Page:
The second Education Bill – The Structures, Governance and Special Educational Needs (Wales) Bill, will be introduced in year two. The Minister for Education and Skills has been very clear about the value that the Government places on excellent teaching. To that end, this Bill will include provisions in several areas of teaching including performance management and Continuing Professional Development. We are committed to consortia working as the model for delivering educational services in the future, and we expect our Local Authorities to commit to working together to deliver the regional working agenda. This Bill will support that collaborative model.
It will also deliver the changes in the law required to reform our Higher Education sector, realising our Manifesto commitment of “bringing coherence and efficiency to higher education in Wales”. We will also use this Bill to take forward changes to the governance of FE institutions and to reform the existing system of statements for children and young people with Special Educational Needs, following our extensive pilot programmes.
We want to improve the status of children and young people made vulnerable through offending. International research has shown a correlation between offending behaviour among children and economic exclusion and poverty. We want to see significant changes to the environment in which youth justice operates, and to increase Welsh Government influence over the delivery of youth justice services in Wales.
During the course of the next two years, we will consult on a Prevention of Youth Offending Bill which would strengthen the delivery of services to children and young people entering and leaving the youth justice system, by making clear the vulnerabilities of those within the system and establishing duties on local partnerships to address them. Conferring equivalent entitlements on those entering juvenile custodial detention to those currently looked after.
In the second half of this legislative programme we will also bring forward the Children and Young Persons (Wales) Bill, which will build on the Children’s Rights Measure introduced during the last Assembly, and expand the role of the Children’s Commissioner for Wales.
Protecting Vulnerable People
We have said that the economic challenges will inevitably put additional strains on families in Wales. This Government wants to introduce a series of Bills that provides for the right kind of support when it is needed. The first Bill to be introduced – the Social Service (Wales) Bill will provide, for the first time, a coherent Welsh legal framework for social services based on the principles we hold dear in Wales. It will ensure a strong voice and real control for people, of whatever age, enabling them to maximise their wellbeing. It will set the legal framework and infrastructure to transform services to meet changing social expectations and changing demography.
Developing a Bill of this scale and importance will take time to get right. We will therefore consult, building on the vision and commitments in “Sustainable Social Services for Wales” on the content of the Bill from the winter onwards, with a view to introducing it in October 2012.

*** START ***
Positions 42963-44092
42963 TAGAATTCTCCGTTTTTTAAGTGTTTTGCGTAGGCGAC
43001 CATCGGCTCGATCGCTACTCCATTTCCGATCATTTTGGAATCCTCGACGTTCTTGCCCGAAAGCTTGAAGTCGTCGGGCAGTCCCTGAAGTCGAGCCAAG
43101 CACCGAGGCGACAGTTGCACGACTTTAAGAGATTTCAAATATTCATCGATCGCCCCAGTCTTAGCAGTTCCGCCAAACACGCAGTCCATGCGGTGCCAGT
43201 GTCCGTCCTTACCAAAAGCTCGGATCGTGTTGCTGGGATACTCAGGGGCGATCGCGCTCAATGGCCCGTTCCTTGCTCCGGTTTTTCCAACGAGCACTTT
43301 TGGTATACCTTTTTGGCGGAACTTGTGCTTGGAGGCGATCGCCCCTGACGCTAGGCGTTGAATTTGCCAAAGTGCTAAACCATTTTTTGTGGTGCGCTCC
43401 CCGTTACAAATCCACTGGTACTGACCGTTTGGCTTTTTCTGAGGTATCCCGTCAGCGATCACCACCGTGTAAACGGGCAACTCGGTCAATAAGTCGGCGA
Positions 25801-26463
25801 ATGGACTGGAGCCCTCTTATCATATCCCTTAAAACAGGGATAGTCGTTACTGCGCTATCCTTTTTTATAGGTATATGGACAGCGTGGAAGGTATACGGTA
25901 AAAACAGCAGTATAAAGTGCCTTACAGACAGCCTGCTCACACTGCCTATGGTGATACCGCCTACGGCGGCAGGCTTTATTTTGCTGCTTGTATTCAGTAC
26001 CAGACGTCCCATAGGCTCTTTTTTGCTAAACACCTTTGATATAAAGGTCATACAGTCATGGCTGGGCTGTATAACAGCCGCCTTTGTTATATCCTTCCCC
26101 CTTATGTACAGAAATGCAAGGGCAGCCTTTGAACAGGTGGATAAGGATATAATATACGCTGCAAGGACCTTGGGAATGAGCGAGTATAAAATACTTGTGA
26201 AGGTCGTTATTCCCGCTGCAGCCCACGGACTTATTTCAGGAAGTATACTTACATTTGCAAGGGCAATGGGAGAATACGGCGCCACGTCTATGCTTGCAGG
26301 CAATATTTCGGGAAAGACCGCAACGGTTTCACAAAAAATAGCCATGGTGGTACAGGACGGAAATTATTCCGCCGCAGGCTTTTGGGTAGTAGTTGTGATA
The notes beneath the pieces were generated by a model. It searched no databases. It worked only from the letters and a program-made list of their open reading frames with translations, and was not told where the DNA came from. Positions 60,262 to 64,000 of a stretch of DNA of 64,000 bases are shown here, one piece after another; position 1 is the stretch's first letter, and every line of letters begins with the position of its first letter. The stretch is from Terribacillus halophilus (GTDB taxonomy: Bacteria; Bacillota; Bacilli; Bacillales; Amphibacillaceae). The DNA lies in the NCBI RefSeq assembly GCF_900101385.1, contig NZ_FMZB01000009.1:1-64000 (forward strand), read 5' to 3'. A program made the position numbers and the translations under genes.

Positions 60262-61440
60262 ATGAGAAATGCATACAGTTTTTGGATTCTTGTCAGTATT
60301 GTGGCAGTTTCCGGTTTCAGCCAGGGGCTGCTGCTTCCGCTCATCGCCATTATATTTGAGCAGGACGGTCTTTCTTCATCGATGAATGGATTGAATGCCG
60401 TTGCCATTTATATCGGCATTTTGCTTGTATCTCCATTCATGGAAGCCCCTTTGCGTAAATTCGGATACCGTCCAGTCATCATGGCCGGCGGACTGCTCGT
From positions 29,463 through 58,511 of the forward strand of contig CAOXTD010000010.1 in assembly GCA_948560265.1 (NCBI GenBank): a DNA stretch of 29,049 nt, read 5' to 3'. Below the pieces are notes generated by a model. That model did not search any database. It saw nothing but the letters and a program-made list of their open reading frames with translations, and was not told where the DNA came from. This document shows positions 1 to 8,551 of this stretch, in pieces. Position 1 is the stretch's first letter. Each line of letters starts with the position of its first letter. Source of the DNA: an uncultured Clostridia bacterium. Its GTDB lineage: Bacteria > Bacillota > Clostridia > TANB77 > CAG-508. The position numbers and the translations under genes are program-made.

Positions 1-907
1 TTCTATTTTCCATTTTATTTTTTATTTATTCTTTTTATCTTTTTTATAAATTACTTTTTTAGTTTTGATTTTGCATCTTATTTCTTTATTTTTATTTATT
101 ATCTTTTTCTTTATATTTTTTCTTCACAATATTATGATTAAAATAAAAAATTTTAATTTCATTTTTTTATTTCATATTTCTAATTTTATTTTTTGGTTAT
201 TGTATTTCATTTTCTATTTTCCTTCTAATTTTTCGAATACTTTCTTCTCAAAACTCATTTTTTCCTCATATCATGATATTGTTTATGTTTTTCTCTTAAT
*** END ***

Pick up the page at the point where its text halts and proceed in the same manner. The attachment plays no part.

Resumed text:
Our proposed Housing Bill – will also protect our most vulnerable citizens and help to improve their health and wellbeing. The Bill will enable us to meet our manifesto commitments which include tackling homelessness, as well as improving standards and tenants’ rights in the private rented sector.
It will also build on the three strategic priorities identified in our National Housing Strategy launched in April 2010: increasing the supply of housing; improving its quality; and improving housing-related services – particularly for those who are vulnerable or homeless. With more people having to opt for accommodation in the private rented sector due to continuing difficulties in obtaining mortgages, we will seek to improve the quality of accommodation to enhance the sector’s image as an acceptable housing choice. We will publish our proposals for inclusion in the Bill in due course.
This Government wants to do more to tackle the social problems of domestic abuse. We will introduce in the next two years the Domestic Abuse (Wales) Bill, designed to place a duty on relevant public sector bodies to have a domestic abuse and ‘violence against women strategy’ in place. The Bill will not seek to address criminal justice issues. Rather the purpose of the provisions will be concerned with social welfare and the prevention, protection and support elements of a domestic abuse and violence against women strategy.
Protecting and Promoting Health
Protecting the health of our citizens remains a priority for this government. The E-coli outbreak in South Wales in 2005 showed how important food safety is and whilst the voluntary scheme has achieved good results, it suffers from a lack of coverage. Since food hygiene is essential to help improve food safety we will be bringing forward a draft Food Hygiene Rating Scheme (Display of Information) (Wales) Bill for consultation at the end of this year. It will allow the Welsh Government to make mandatory arrangements for providing consumers with easily understandable, at-a-glance information on the hygiene standards of a food business – so they can make better informed choices about where they eat out or shop for food.
There are nearly 300 welsh residents on the active waiting list for a transplant and last year roughly one person a week died in Wales waiting for an organ donation. The shortage of human organs continues to cause otherwise preventable death and suffering. We will therefore bring forward a White Paper Consultation on an Organ Donation (Wales) Bill before the end of this year. The Bill will provide for an opt-out system of organ donation, backed up by a comprehensive communication programme.
We will be considering further the legislative basis for delivering improved life expectancy, well being and reducing health inequality in Wales as we promised both in our manifesto and in our policy document ‘Fairer Health Outcomes For All’. We plan to consult next year on a Public Health (Wales) Bill, with a view to introducing the legislation in the second half of our legislative programme.